Lowcountry to host first “Storm The Citadel Trebuchet Competition”
Google, The Citadel team up to put fun focus on science and technology
On Saturday, Feb. 26, teams made up of students, engineers, scientists and business leaders from around the state will compete in the first Storm The Citadel Trebuchet Competition. Co-hosted by Google and The Citadel, the teams are tasked with building a trebuchet that will hurl oranges across The Citadel’s Summerall Field. The competition is among several activities planned during National Engineers Week at The Citadel.
The Citadel and Google are among the Lowcountry’s leaders in providing opportunities and initiatives to support science, technology, engineering and mathematics (STEM) programs in the schools. The Citadel’s STEM Center of Excellence works to address these issues through the college’s schools of engineering, science and mathematics and education. In South Carolina, Google supports the iTEAMS (Innovation, Technology & Entrepreneurship Among Middle Schoolers) summer camp working with the Berkeley County School District and the Governor’s School of Science and Mathematics Foundation.
“It is crucial to the economic health of South Carolina that higher education in partnership with K-12 and the business communities attract young people to and retain them in the fields of science, technology, engineering and mathematics,” said Dennis Fallon, dean of The Citadel School of Engineering. “The Citadel, in partnership with Google, has as its primary goal to provide an exciting and fun opportunity for these young people to learn about STEM concepts through this active, hands-on competition.”
A trebuchet, similar to a catapult, is an ancient siege engine used for throwing large rocks. It was invented in China in about the 4th century BC, came to Europe in the 6th century AD, and did not become obsolete until the 16th century, well after the introduction of gunpowder.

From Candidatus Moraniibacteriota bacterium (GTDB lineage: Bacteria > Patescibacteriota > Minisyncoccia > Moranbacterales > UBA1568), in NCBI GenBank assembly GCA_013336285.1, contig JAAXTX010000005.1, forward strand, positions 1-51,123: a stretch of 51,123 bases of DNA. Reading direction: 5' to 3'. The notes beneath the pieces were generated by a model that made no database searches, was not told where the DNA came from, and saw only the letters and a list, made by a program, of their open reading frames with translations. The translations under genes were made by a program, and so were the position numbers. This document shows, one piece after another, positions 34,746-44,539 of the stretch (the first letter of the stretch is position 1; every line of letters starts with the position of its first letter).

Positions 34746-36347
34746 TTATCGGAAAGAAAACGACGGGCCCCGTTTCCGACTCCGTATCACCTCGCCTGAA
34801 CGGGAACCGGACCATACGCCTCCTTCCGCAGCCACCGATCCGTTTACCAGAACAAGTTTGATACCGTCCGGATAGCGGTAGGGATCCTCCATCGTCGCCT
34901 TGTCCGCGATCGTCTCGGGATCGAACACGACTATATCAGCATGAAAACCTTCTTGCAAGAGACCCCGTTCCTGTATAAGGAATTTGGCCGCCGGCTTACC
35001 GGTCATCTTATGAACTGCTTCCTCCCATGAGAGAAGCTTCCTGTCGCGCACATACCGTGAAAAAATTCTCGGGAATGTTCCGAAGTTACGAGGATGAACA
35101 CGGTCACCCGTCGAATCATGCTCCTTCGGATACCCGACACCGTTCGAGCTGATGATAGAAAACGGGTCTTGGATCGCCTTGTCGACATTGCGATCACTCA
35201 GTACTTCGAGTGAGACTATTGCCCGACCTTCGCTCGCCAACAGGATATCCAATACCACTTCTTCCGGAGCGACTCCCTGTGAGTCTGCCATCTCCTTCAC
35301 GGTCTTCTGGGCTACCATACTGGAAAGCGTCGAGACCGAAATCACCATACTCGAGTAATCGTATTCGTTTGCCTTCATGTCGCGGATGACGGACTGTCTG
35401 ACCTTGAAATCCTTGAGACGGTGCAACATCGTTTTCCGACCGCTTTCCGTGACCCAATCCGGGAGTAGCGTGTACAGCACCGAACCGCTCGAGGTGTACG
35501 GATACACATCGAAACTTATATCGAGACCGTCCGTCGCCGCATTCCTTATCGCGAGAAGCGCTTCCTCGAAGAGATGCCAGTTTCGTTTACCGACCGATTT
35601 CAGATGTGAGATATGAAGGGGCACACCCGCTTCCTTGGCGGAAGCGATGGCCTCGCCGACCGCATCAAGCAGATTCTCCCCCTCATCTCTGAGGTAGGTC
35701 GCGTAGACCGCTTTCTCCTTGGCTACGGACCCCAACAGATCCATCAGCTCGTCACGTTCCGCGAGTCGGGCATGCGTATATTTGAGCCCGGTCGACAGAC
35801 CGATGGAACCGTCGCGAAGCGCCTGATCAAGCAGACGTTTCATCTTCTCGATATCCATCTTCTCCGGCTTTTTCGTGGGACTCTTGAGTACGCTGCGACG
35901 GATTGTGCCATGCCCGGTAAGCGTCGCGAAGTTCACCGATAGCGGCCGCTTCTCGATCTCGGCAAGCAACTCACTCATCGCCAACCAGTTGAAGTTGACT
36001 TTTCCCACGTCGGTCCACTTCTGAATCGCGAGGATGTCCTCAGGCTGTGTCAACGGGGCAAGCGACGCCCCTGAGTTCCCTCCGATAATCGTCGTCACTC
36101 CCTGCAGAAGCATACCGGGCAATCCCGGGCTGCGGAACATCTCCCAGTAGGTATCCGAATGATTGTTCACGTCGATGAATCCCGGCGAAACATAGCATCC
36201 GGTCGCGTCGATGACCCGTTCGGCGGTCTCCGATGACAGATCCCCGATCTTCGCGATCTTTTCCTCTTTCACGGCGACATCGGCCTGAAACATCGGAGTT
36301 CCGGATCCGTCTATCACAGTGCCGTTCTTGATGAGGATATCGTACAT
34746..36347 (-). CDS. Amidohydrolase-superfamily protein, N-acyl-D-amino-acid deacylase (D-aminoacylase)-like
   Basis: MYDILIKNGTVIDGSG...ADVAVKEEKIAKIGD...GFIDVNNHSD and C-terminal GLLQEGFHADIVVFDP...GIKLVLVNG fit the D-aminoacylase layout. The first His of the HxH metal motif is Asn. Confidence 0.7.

The trebuchets that will be constructed for this competition will be smaller than their ancient ancestors, but will be made with the same kind of scientific ingenuity as those of centuries ago.
At around 6 feet tall, the competition trebuchets must be capable of accurately tossing a standard size orange between 50 and 200 feet and hitting a stationary target. Points will be awarded and winners selected based on accuracy, design and team spirit.
Competing will be students from 13 high schools. They are Academic Magnet High School, Anderson Districts 1 & 2 Career and Technology Center, Berkeley High, Burke High, Charleston Charter School for Math & Science, Garrett Academy of Technology, James Island Charter School, James Island Christian, Porter Gaud, Stratford High, Wando High School, West Ashley High School and York Comprehensive High School.
From The Citadel two cadet teams and a team each from the Navy and Air Force ROTC units on campus will participate. The Citadel teams will compete in the corporate category, which also includes teams from Google, the Institute of Electrical and Electronics Engineers, and Science Applications International Corporation (SAIC) Command, Control, Communications, Computer and Information Technology (C4IT) Business Unit.
“Google is strongly committed to educational efforts that support science, technology, engineering and mathematics,” said Eric Wages, operations manager at Google’s data center in Berkeley County. “The trebuchet contest is a great way to give college and high school students a hands-on opportunity to solve an engineering challenge, to use their instincts to solve that challenge and to receive encouragement from their fellow teammates and professional scientists and engineers.”
The Storm The Citadel Competition is free and open to the public. Registration begins at 8 a.m. and the competition starts at 1 p.m. The awards ceremony will begin at approximately 3 p.m.
More information is available on The Citadel website. Click here.